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As an allegory/parable, Nathaniel Hawthorne's short story "Young Goodman Brown" makes ironic use of the symbolic figures in the narrative as well as verbal and dramatic irony to depict the Puritan hypocrisy. For instance, Young Goodman Brown's name itself certainly has a an ironic twist put upon its meaning as the narrator remarks that Brown possesses "a considerable resemblance to the traveller with the snakelike staff. Later on, this resemblance is underscored by the witch Goody Cloyse, who remarks that the young man is made "in the very image of my old gossip, Goodman Brown," a remark that contradicts the traveller comment that he has been
"as well acquainted with [his] family as with ever a one among the Puitans; and that's no trifle to say."
That the fellow-traveller, "he of the serpent," is acquainted with many a Puritan is verified when Goody Cloyse crosses their path: "'The devil!' screamed the pious old lady." While the name Goody Cloyse is that of Goodman's cathecism instructor, it is also, ironically, the name of a real-life woman who was burned as a witch in the Salem Witchcraft Trials. In addition, there is an ironical remark made by the narrator himself who refers to Goody as "pious."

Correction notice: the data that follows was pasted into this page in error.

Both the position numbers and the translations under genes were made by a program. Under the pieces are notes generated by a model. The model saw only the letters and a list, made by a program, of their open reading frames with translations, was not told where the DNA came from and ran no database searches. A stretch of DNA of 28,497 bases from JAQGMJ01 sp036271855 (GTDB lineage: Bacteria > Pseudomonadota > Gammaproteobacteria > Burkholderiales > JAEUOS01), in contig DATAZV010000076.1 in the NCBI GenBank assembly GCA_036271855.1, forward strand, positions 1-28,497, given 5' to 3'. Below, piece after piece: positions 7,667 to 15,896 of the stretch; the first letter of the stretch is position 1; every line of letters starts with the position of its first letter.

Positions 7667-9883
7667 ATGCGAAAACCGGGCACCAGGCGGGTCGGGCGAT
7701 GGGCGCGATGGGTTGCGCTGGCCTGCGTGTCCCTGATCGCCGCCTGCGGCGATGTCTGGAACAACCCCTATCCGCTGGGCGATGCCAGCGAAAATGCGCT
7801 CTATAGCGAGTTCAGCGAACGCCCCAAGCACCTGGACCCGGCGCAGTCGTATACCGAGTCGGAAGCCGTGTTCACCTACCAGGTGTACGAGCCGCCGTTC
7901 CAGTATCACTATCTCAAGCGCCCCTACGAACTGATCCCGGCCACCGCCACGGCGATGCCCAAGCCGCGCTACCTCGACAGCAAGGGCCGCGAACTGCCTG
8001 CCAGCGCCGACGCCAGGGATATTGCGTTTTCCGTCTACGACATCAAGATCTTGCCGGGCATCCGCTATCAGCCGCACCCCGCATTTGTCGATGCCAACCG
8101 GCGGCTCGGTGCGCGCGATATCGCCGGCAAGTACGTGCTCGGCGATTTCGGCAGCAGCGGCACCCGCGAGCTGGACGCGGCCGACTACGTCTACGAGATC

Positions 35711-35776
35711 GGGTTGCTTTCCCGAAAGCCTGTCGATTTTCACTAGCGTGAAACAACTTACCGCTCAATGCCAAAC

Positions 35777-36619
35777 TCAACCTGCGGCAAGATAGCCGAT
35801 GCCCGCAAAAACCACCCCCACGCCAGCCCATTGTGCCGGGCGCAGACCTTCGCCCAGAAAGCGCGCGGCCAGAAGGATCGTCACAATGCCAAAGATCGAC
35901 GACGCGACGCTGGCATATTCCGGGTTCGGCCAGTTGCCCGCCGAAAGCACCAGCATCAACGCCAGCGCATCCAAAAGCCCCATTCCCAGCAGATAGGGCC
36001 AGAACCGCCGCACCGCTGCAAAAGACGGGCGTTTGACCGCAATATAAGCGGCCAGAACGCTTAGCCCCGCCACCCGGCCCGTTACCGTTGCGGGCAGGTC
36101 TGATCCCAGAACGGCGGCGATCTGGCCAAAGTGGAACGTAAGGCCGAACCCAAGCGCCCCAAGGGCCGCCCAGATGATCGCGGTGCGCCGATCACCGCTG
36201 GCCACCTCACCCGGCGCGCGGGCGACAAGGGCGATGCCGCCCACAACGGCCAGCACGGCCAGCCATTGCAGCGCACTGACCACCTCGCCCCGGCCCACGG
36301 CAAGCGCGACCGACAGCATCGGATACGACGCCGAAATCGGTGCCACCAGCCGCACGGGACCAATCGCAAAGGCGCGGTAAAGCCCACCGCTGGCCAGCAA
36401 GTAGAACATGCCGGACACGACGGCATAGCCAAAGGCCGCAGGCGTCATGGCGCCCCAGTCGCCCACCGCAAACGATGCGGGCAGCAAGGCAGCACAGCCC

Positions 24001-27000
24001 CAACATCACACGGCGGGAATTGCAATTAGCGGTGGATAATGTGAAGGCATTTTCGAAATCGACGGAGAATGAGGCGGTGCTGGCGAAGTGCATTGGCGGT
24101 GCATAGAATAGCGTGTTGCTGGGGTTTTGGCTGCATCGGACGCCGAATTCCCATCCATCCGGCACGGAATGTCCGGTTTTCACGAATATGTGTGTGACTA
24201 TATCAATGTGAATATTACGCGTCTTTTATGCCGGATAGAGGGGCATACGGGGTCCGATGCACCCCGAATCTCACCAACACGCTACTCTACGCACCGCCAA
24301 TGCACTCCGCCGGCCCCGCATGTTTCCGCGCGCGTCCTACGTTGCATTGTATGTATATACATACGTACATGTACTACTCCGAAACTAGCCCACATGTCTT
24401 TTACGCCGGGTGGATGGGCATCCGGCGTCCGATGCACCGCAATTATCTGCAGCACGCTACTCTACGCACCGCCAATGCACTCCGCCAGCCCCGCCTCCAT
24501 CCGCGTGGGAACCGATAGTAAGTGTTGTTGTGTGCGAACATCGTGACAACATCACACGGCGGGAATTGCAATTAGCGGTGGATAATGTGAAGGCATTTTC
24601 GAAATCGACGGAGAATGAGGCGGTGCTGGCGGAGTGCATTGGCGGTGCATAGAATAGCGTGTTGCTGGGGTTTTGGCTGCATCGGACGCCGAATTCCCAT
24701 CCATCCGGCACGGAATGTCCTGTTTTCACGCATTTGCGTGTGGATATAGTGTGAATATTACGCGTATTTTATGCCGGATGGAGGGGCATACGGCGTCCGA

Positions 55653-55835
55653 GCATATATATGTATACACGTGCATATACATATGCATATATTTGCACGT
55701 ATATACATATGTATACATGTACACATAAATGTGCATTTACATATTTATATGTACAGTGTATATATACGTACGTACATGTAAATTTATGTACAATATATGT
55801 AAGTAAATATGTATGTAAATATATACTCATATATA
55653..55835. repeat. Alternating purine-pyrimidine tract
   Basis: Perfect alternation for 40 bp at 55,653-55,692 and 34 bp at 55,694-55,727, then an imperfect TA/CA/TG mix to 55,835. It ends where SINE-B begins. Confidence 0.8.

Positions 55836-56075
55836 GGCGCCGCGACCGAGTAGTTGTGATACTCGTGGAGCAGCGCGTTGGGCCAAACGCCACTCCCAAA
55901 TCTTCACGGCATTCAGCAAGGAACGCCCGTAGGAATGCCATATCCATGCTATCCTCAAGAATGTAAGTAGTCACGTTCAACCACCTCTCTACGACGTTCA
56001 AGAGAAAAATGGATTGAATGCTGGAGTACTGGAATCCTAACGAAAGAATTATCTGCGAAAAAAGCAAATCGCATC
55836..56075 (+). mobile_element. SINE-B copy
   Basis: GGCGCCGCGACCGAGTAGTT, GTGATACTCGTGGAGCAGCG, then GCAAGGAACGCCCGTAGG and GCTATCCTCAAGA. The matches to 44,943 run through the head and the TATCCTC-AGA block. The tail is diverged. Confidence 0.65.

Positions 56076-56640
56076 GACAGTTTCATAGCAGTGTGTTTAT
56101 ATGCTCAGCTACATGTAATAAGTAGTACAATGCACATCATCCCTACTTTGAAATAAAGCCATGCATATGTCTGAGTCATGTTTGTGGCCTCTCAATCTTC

Another "pious" Puritan on whom Hawthorne's irony is not lost is Deacon Gookin, also a figure from Salem's history who, too, crosses the path of "he of the serpent" and Goodman Brown. Expressing his delight in the forthcoming black mass of the devil, he tells Goody Cloyse that he would rather miss "an ordination dinner than tonight's meeting." Then, in a case of dramatic irony, Goodman declares,
"With heaven above and Faith below, I will yet stand firm against the devil!"
For, it is Goodman Brown, in his conflict with his Puritan guilt and his rebellion that brings him to the mass to test his faith, who awakens to a grim Calvinistic reality, convinced of not the goodness, but the depravity of man. However, in the greatest of ironies of Hawthorne's narrative, Goodman believes that it is his wife, Faith, who has been lost, when in truth it is his faith in mankind that floats away as do the pink ribbons of his wife's hair. With irony, Hawthorne expresses this contradiction,
The fiend in his own shape is less hideous than when he rages in the breast of man.
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